Cast of ”Hair” at Andrew Keegan Theatre
(Photo by Julian Vankim)
Of course, it also takes time getting used to getting naked onstage.
”I never thought I’d be able to do that,” says Caroline Wolfson, who plays Sheila, the lead protester in the tribe. ”There’s a part of it that’s easy because it’s not just me by myself. It’s the whole group.”
”It took a while to work up to,” adds Christian Montgomery, who plays Woof and sings ”Sodomy,” about the short, dimly lit scene that essentially ends the first act. ”But the way that it’s done is so beautiful and so inspiring. It’s my favorite part of the show.”
Leading up to the rehearsals, the Rheas let the actors decide exactly when they were ready to get naked as a group. The directors have also given them free range to flesh out their characters and their relationships, and hence the story.
”They’ve all been encouraged to find relationships with each other onstage physically and emotionally,” Susan says. ”If you want to touch someone or kiss them or physically be near them, it doesn’t matter who it is.” There are no boundaries, only free love.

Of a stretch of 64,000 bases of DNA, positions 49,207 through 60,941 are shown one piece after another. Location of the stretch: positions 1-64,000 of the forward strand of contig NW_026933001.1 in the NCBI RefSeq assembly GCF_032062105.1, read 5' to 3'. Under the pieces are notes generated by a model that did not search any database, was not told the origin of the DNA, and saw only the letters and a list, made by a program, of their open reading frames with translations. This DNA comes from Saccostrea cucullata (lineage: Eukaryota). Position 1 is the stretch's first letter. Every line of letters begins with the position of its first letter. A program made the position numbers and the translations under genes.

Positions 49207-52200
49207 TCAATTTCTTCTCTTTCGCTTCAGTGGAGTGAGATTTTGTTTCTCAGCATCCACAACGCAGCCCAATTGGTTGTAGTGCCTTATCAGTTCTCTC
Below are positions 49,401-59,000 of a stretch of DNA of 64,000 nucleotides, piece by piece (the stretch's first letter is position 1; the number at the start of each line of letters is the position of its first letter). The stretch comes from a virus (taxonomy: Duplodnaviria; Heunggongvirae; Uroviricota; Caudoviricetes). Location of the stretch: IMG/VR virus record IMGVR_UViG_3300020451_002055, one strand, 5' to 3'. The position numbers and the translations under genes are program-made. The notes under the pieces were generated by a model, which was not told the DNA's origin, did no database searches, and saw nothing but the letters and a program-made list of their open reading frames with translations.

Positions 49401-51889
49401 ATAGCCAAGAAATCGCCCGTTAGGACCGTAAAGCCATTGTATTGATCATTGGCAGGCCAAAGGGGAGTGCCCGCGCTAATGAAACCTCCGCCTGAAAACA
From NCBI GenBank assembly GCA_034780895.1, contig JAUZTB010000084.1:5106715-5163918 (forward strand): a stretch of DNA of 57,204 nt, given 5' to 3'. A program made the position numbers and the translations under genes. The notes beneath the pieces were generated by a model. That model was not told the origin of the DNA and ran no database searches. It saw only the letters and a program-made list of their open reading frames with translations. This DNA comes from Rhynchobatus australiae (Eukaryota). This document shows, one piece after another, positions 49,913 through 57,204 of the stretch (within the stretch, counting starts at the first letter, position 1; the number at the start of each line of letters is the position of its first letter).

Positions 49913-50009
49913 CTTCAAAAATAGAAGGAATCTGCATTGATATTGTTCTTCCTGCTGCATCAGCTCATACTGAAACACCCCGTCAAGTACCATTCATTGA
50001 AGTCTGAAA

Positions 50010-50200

And the subtle, random touches, looks and gestures between cast members throughout the show, signifying their strong relationships, definitely boosts the story itself, even helping it transcend its Vietnam War-era time period.
”I didn’t want to just do a bunch of songs about hippies. Like, who gives a shit, right?” Susan Rhea says. ”When we first started digging into this many, many, many months ago, my stomach was in knots trying to find the story.”
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